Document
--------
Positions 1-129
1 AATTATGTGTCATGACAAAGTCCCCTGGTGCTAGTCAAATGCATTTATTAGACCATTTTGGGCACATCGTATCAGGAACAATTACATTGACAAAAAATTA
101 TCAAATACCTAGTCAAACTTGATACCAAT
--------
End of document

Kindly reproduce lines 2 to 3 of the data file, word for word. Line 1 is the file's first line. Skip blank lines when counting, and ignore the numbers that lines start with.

1 AATTATGTGTCATGACAAAGTCCCCTGGTGCTAGTCAAATGCATTTATTAGACCATTTTGGGCACATCGTATCAGGAACAATTACATTGACAAAAAATTA
101 TCAAATACCTAGTCAAACTTGATACCAAT